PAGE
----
While a number of economic indicators have seen tremendous rebounds off their COVID lows, one that sticks out as a major outlier has been Consumer Confidence; that remained the case in January as well. In this month’s report, overall confidence rose from 87.1 up to 89.3 compared to expectations for an increase to 89.0. As illustrated in the chart below, after the initial plunge last Spring, Consumer Confidence has been bouncing up and down for the last ten months at levels well below the pre-Covid peak.
Whether you look at consumer sentiment towards present conditions or the future, it’s a similar picture. Expectations were already much lower heading into COVID, so they didn’t fall nearly as much, but after the plunge in the Present Situation Index, consumers feel roughly the same about the present as they do about the future.
With all the positive news about the vaccine rollout and the market at record highs, why aren’t consumers more confident? Chalk it up as a case of “It’s a recession when your neighbor loses his job; it’s a depression when you lose yours.” As shown in the chart below, the gauge of “Jobs Plentiful” embedded in the Consumer Confidence report remains extremely weak, and if you look closely, it’s also showing some signs of rolling over. When consumers are worried about hanging on to their jobs, it’s going to be hard for them to be confident.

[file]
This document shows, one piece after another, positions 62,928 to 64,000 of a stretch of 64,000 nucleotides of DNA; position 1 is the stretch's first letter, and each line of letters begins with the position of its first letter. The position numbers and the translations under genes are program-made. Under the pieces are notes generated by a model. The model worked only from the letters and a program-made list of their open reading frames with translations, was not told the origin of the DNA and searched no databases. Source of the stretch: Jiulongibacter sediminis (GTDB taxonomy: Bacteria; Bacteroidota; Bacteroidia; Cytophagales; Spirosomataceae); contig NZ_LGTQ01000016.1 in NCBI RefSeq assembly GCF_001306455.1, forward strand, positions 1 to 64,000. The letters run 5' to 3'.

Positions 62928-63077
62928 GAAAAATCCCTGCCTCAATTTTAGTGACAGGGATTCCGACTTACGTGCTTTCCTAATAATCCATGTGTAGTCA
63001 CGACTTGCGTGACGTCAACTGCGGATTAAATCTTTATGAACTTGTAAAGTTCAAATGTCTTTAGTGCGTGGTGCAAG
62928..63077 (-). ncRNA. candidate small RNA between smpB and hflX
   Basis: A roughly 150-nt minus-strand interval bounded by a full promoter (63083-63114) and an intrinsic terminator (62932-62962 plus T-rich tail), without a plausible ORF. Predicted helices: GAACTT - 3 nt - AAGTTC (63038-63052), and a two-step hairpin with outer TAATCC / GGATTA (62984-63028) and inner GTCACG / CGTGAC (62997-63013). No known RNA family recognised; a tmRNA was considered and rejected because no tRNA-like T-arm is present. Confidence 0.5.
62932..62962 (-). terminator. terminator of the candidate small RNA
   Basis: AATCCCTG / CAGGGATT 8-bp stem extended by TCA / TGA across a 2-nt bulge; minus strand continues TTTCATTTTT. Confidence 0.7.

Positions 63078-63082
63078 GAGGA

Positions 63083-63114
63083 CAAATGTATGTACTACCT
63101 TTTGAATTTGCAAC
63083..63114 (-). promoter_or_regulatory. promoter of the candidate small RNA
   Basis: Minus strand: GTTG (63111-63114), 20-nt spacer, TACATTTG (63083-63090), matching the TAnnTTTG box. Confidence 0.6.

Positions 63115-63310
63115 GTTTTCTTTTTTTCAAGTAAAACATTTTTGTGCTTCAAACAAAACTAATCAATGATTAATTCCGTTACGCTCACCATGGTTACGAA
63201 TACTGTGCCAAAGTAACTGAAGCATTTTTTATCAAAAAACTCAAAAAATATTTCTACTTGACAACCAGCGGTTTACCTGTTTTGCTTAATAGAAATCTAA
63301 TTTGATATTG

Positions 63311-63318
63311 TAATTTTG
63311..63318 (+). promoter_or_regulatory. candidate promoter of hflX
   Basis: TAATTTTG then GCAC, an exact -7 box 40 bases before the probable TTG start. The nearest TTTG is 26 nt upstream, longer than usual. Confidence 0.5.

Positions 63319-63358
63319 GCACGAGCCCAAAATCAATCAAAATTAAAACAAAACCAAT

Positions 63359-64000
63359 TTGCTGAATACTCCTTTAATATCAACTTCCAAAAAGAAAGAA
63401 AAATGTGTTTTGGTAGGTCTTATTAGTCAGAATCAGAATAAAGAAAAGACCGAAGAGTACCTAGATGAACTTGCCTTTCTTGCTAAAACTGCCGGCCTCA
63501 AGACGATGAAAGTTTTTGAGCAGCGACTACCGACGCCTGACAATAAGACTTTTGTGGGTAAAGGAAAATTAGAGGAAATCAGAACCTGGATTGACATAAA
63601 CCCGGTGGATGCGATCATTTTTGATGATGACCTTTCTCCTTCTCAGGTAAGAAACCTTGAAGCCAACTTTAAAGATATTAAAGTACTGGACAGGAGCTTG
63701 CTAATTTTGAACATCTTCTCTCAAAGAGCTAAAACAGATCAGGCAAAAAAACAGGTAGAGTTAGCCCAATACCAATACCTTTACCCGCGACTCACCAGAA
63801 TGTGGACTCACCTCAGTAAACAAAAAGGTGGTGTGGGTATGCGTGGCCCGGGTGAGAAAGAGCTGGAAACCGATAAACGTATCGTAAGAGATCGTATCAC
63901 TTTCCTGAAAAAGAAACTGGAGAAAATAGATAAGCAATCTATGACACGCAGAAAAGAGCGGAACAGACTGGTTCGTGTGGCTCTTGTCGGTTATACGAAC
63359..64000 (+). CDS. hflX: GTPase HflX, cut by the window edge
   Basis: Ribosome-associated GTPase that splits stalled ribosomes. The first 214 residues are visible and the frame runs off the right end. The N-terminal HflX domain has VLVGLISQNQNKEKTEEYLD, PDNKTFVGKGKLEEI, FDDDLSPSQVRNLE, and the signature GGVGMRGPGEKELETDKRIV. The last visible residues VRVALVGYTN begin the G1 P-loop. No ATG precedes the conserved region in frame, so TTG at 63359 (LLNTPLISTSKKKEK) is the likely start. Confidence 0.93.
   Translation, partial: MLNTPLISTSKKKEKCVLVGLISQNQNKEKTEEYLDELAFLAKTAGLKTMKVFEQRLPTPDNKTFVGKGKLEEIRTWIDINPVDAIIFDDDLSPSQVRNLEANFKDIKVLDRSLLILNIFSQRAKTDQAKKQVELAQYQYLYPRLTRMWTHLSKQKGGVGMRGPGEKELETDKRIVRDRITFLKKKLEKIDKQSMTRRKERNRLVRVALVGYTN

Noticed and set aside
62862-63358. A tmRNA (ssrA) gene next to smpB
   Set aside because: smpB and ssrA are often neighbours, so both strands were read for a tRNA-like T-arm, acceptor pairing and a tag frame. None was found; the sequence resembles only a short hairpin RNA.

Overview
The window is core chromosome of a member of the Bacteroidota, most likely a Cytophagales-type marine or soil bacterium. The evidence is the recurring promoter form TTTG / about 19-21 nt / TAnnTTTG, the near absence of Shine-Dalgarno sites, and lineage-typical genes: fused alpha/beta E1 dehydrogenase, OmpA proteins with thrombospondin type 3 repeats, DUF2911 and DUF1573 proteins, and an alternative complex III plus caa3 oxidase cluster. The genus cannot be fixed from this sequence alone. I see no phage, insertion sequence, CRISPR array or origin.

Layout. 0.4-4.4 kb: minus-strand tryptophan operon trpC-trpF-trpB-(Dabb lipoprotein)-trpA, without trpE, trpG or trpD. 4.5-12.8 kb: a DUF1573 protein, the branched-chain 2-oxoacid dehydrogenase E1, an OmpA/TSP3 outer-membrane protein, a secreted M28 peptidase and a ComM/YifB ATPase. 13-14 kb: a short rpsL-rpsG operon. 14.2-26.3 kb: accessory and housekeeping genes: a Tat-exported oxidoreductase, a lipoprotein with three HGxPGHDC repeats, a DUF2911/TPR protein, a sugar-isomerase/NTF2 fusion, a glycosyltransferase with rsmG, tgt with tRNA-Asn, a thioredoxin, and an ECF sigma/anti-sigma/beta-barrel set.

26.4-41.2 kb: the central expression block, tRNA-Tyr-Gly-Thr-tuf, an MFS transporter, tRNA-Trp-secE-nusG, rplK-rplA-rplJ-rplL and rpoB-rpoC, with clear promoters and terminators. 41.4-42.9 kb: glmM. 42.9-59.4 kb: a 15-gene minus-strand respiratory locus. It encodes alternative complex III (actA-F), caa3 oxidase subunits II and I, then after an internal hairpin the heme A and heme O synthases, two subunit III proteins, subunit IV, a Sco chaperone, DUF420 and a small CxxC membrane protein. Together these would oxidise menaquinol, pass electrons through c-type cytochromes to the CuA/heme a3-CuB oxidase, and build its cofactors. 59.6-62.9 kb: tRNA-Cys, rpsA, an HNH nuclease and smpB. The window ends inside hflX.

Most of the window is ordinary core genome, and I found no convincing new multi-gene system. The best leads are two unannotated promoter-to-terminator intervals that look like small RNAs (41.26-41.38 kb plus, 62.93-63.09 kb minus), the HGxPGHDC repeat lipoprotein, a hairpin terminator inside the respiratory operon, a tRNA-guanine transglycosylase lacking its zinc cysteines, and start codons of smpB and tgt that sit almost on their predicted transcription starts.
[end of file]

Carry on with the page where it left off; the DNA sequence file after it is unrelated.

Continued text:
There have been some crazy moves in the stock market, so we were surprised to see that consumer optimism towards the stock market actually fell this month. In this month’s survey, just 34.8% of consumers said they expect stock prices to increase, while nearly an equal number expect stock prices to decline. In this survey, at least, it doesn’t appear as though consumers are anywhere close to irrationally exuberant.
Lastly, we wanted to highlight where consumers expect interest rates to go. Back in April at the height of the pandemic, the percentage of consumers expecting interest rates to rise was nearly equal to the percentage that expected rates to fall. Since then, though, we’ve seen a steady increase in the percentage of those expecting rates to rise. Granted, when rates are at or near zero, it’s hard to expect rates to go any lower, but with little improvement in both overall confidence and the percentage of consumers viewing the job market as getting better, you wouldn’t expect to see half of all consumers anticipating a higher rate environment. Click here to view Bespoke’s premium membership options for our best research available.